In 25 years of carefully watching scouting reports, when they conflict this much, I’ve never seen the positive ones prove correct. More over, it is clear that the real catching prospect in the Yankee system is young Gary Sanchez, who cut across rookie ball and at Staten Island like lightning this summer.
And now mix Russell Martin into the recipe. And the re-signed Derek Jeter, with the loose plan that he’ll play shortstop for another two years, by which time Jorge Posada will have presumably retired and Jeter can slide over to become a 39-year old DH without any measurable power.
So Montero has no role in 2010 and Nunez won’t be thought of for a job (one he probably can’t handle anyway) until 2012? And they are in New York and Cliff Lee is not? And even assuming the statistics, the history, the precedent, and the hands of time are wrong about Jeter and Cashman is right – nobody is yelling at Yankee management? Even though there are no prominent pitchers to trade for (and don’t say “Felix Hernandez” – he has a no-trade deal and the Yankees are reportedly on the no-way list)?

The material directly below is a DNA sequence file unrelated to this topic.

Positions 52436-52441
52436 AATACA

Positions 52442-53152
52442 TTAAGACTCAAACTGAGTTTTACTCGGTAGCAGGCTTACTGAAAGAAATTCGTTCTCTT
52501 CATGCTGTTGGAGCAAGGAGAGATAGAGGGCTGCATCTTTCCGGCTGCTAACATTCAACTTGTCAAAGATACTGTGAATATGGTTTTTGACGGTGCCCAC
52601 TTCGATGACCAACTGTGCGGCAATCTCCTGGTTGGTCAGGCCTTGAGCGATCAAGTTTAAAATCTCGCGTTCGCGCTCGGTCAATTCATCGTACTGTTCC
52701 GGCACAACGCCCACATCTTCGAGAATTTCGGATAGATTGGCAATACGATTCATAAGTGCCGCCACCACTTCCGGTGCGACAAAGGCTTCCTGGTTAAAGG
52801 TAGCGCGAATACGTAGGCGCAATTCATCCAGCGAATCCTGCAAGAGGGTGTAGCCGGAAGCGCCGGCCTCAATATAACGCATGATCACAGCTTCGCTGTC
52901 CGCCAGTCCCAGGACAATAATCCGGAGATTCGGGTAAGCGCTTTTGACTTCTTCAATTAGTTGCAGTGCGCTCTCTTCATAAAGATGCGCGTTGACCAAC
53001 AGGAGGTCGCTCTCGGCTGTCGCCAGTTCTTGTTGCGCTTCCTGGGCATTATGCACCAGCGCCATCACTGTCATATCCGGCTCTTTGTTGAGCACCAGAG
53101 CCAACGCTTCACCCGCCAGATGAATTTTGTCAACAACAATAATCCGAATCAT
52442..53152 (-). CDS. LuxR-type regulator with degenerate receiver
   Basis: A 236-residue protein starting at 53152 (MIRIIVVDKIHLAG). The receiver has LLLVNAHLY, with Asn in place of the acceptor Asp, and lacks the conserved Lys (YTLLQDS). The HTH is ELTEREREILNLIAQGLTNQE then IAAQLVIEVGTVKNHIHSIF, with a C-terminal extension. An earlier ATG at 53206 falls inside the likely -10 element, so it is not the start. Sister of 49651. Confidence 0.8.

And the Mets of this winter make the Yankees of this winter look like the Red Sox of this winter. When you are operating in the nation’s largest community, and your team is without a single nearly-ready position prospect, and you still haven’t bitten the bullet on Luis Castillo and Ollie Perez, and you insist there are no economic restrictions on your personnel budget, and your top free agent signees are two guys dropped by the Pirates, surely some member of the Enraged Fourth Estate that has made this city the cuss-filled territory it is today should be demanding that the team either get on the stick or let the fans in for free.
It would be nice to dismiss this as the ranting of a big market fan with a sense of entitlement and a terrible fear he is finally facing his comeuppance. But face it, in the smaller markets, when the ownership misleads you and puts an inferior product on the field, they do not have the further gall to charge you $100 a ticket in the upper deck.